Reporting by Charlotte Greenfield in Islamabad, Syed Raza Hassan in Karachi, Joseph Sipalan and Liz Lee from Kuala Lumpur, and Tim Hepher in Paris; Written by Gibran Peshimam; Edited by Jason Neely and Susan Fenton

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Airbnb CEO says travel will never go back to what it was before pandemic | Instant News



(Reuters) – Airbnb CEO Brian Chesky predicted on Thursday that travel would change permanently due to the pandemic, with people searching thousands of small towns and spending more time visiting friends and traditional tourism and sightseeing tours to major global destinations would be significantly reduced. by travelers who will travel to smaller communities and travel less for business meetings. Travelers “yearn for what has been taken from them,” Chesky told the Reuters Next conference in an interview with Jonathan Weber, Reuters global technology editor. “They don’t want to see Times Square. What they aspire to do is see their friends and families that they haven’t seen for a long time. The startup was hit by the COVID-19 pandemic in early 2020 and its activity has fallen by 80% in just over eight weeks. However, as lockdowns eased, more travelers chose to book homes over hotels, helping Airbnb to post a surprise profit for the third quarter. The San Francisco-based company took advantage of growing interest in renting homes away from major cities, with the home rental company going public in a successful IPO in December, its shares having more than doubled when they debuted on the stock market. Airbnb shares rose 10% to an all-time high of $ 187.42 on Thursday WILL NOT FACILITATE VIOLENCE Rental platform has canceled house-sharing bookings in the Washington DC area for President-elect Joe Biden’s inauguration next Wednesday after law enforcement warned of a Césky recalled the white supremacist rally in Charlottesville, Va. and said he didn’t want the platform form makes it easier for people to travel to commit violence in communities. Airbnb made the decision after consulting with local and federal officials and after a number of hosts worried about potential attacks sought to cancel bookings. Hotel chains, including Hilton Worldwide Holdings Inc and Marriott International, said they plan to keep existing bookings. For more coverage of the Reut conference ers Next, please click here or here. To watch Reuters Next live, visit here Subrat Patnaik’s report in Bengaluru; Edited by Lisa Shumaker.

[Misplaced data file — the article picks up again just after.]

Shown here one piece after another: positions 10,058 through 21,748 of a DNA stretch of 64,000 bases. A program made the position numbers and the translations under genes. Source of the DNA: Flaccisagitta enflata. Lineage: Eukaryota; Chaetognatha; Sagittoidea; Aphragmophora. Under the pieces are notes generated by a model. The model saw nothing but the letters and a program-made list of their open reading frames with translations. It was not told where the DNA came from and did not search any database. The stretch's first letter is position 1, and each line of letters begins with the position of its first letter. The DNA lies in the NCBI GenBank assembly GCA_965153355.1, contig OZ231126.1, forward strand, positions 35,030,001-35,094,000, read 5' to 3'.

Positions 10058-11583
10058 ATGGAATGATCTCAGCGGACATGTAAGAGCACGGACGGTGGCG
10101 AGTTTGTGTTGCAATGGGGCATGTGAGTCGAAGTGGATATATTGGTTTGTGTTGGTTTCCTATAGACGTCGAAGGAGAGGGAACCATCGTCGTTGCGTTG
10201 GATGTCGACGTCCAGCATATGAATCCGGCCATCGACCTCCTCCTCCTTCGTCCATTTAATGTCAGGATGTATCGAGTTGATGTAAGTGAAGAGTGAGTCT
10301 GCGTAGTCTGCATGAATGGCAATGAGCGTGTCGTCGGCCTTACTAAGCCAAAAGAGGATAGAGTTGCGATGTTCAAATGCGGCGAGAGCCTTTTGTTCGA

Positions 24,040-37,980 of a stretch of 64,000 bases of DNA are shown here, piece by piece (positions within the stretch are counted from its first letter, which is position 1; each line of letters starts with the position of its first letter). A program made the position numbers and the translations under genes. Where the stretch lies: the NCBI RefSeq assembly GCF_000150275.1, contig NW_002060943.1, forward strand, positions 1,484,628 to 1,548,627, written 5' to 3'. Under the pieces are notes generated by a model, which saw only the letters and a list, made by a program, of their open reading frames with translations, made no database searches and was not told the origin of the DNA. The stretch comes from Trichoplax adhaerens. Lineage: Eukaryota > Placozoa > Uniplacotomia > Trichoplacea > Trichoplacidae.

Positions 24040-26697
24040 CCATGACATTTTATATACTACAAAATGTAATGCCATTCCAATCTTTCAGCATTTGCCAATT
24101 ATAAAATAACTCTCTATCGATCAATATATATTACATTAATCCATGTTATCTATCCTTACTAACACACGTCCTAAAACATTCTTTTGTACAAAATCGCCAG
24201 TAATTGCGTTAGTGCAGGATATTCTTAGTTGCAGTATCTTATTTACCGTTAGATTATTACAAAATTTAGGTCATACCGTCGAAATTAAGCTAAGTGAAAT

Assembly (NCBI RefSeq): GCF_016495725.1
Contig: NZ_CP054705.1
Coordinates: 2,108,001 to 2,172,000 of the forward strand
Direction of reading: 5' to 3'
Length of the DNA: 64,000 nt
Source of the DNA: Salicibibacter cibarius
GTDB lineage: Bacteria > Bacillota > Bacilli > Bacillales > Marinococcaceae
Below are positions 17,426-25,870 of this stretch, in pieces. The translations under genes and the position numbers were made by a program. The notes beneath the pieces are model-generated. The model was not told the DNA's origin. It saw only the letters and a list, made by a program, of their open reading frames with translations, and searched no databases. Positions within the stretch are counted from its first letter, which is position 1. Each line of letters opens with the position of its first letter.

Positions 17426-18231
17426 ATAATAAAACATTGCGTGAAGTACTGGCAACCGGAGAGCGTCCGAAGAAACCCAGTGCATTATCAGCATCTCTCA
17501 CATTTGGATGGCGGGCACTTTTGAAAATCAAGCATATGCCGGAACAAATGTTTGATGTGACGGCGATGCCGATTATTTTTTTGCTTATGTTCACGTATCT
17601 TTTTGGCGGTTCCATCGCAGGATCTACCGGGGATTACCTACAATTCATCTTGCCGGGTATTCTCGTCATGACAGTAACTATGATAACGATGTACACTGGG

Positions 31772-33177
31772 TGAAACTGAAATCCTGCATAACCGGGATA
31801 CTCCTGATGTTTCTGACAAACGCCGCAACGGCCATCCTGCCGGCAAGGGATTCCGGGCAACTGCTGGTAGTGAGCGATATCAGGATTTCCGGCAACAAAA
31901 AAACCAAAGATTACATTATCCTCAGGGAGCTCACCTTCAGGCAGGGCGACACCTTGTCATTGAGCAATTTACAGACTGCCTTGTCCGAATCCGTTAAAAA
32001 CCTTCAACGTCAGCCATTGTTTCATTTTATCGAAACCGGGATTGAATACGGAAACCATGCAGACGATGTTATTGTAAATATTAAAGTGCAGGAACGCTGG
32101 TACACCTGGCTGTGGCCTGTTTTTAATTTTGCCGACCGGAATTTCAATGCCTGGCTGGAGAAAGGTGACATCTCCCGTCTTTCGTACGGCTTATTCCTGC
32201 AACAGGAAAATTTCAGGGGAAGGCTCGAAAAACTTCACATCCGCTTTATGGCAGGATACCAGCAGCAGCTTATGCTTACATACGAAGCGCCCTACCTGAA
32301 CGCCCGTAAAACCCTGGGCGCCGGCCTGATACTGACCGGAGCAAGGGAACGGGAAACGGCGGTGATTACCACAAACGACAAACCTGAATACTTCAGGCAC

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The record price of LNG encourages South Asian countries to split gas, looking for other fuels | Instant News


* Industrial users looking for alternative fuels such as LPG, fuel oil

* After blackout, warning of crisis in Pakistan

* India may see 2-3 fewer LNG cargoes in Feb-March than usual

AHMEDABAD, India / DHAKA / KARACHI, Pakistan Jan 15 (Reuters) – Pakistan and Bangladesh are rationing gas and buyers across South Asia seeking alternative fuels after spot prices for liquefied natural gas (LNG) soared to record highs, government and industry officials told Reuters .

LNG spot price LNG-AS has nearly tripled since early November as freezing temperatures across North Asia boost demand and deplete supplies. Since July, prices have risen by a dizzying 1,000%.

Natural gas and industrial power plants across the region save gas, with the scramble for other fuels driving demand for liquefied petroleum gas (LPG) and residual oil.